David Voepel, executive director of the Arizona Health Care Association, an advocacy group for the long-term care industry, said he doesn’t think infection control errors found by inspectors are a major contributor to the virus’ spread through facilities.
He said nearly every nursing home has been hit by COVID-19.
And, he said, citations of Arizona nursing homes during the pandemic have generally represented one-off issues that were resolved.
Keeping staff informed of new protocols and properly trained is a 24/7 task in nursing homes, he said.
“And people are fatigued. We’ve been going through this doggone thing since the first of the year,” he said. “There is a lot of employee fatigue. There is a lot of policy and procedure fatigue.”
Focused on infection control
Infection control has always been a focus at nursing homes. But the precautions have taken on increased urgency as long-term care facilities have become the deadliest settings for COVID-19, the respiratory disease caused by the new coronavirus.
More than 70,200 deaths have been reported in U.S. long-term care facilities as of early September, according to the nonprofit Kaiser Family Foundation, accounting for about 41% of all COVID-related deaths nationwide.
Many nursing home residents are over 65, live in close quarters and have underlying health conditions, all of which makes them vulnerable to the virus.
In a typical year, nursing homes are inspected for infection control during annual visits that examine other facets of the operation such as staffing ratios, quality of care, food service and safety.
But in March the Centers for Medicare and Medicaid Services ordered state health inspectors to suspend routine inspections and focus on infection control because of the pandemic. CMS gave states until July 31 to complete the inspections or risk losing some federal money set aside for the pandemic response.Just last month,CMS announced routine inspections of nursing homes would resume.
In Arizona, Christian Care Nursing Center in Phoenix was cited after a May inspection when inspectors found a resident with a fever over 100 degrees for several days who wasn’t being isolated from others and a doctor wasn’t notified for five days.
The facility’s policy requires that any resident running a fever or showing symptoms of a respiratory illness must be quarantined for 14 days. The resident later tested positive for COVID-19, and an employee told inspectors that the doctor should have been notified sooner.
In a statement, Christian Care officials said their facilities welcome inspections as a way to confirm they are providing the finest care possible and to identify areas where they can improve. The facility has already taken actions to correct deficiencies, they said, and the Arizona Department of Health Services has approved the course of action.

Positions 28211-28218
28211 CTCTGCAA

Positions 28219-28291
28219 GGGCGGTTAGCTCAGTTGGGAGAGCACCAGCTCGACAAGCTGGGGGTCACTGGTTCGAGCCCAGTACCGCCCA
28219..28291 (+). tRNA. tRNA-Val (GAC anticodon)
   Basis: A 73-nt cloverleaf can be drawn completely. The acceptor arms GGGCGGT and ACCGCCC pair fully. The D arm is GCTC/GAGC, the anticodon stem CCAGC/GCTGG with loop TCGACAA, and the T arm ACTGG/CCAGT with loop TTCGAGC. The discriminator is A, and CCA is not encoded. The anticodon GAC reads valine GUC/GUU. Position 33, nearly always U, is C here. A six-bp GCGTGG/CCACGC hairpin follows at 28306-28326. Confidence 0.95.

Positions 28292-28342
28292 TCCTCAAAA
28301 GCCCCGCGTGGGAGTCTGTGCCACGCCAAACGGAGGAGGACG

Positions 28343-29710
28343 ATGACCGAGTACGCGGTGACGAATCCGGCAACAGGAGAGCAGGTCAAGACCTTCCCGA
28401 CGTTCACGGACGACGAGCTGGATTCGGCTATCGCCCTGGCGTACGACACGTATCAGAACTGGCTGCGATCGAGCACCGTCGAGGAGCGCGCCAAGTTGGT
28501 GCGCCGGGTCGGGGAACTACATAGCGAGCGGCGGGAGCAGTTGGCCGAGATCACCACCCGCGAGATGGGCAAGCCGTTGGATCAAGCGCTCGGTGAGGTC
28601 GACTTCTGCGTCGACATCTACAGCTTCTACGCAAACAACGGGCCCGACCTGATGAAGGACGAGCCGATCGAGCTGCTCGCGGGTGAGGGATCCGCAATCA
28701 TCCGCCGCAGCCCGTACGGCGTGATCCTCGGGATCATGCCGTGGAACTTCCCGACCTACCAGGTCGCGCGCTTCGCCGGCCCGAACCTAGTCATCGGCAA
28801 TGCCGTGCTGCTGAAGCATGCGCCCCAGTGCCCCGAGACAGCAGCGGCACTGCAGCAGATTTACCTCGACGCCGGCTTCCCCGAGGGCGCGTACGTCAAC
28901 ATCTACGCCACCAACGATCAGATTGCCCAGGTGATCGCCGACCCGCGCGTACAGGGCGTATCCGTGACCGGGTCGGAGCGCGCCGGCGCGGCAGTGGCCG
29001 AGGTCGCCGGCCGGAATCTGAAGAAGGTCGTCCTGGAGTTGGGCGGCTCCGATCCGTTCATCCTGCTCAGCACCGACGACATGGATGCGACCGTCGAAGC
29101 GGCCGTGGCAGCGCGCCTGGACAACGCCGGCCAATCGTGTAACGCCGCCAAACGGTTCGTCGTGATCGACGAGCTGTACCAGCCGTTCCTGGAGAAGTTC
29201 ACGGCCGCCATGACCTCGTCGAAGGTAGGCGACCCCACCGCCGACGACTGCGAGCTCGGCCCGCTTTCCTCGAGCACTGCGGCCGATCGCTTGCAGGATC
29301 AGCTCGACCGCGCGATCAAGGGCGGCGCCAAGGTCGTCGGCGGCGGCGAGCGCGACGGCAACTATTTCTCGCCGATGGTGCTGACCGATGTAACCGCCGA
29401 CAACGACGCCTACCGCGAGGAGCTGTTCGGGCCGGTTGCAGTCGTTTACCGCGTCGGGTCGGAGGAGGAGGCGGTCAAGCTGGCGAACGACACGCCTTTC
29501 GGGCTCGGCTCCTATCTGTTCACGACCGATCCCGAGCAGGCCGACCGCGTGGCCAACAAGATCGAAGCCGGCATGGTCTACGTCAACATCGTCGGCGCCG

‘They make mistakes’
Some of Arizona’s nearly 150 nursing homes were visited twice by inspectors during the coronavirus pandemic with different results.
Inspectors who visited the Wellsprings Therapy Center of Gilbert on May 19 found employees were taking their own temperatures after entering the nursing unit. The inspector also was unable to find the thermometer used to test staff. But when inspectors returned to Wellsprings on Aug. 11, they found no deficiencies.
At least one nursing home that experienced a large coronavirus outbreak in May was cited on two occasions for infection-control deficiencies, in May and again in July.
An inspector visiting Providence Place at Glencroft in Glendale on May 13 saw a nursing assistant pull off her mask with her bare hands and prepare a drink for a resident without washing her hands.
On July 9, an inspector discovered there wasn’t enough chlorine sanitizer being used to wash dishes. The inspector noted that eating from dishes that aren’t sanitized poses a “high likelihood of serious infection for all people who eat from the dishes.”
The violation was classified as “immediate jeopardy,” meaning it was considered a risk of serious harm and had to be corrected as soon as possible.
Scott McClintock, Glencroft’s chief strategy officer, said in a statement that the May 13 deficiency, which involved only one of the nursing home’s six units, was corrected.
During the July 9 inspection, he said there was a miscommunication between the employee and the inspector and the violation was corrected.
An inspector at the Rehabilitation Center at the Palazzo in Phoenix also found issues in the kitchen. During a May 21 inspection, more than 10 flies were spotted in the kitchen. A staffer said the flies had been around “for the past few days. The bug zappers are supposed to take care of that but they haven’t been working.”
The inspector said the flies landed on bowls and on a baking sheet filled with banana bread dough.
The inspector also found the facility did not follow federal guidance for disinfecting reusable face shields. The Rehabilitation Center at the Palazzo did not respond to a request for comment.
Before the pandemic, about half of the nearly 150 nursing homes in Arizona had been cited for infection-control violations during their last three published inspections, according to an Arizona Republic analysis of reports by state inspectors. That’s 74 homes with about 8,400 beds, collectively. Most of those inspections were within the last three years.
Voepel, the executive director of the advocacy group for nursing homes, said it’s important to remember that these are humans taking care of humans.
“Humans aren’t infallible. They make mistakes,” he said. “What we want to stop are the mistakes that happen without intelligence around the issue or we want to stop those mistakes that are habitual because there is no place for that.”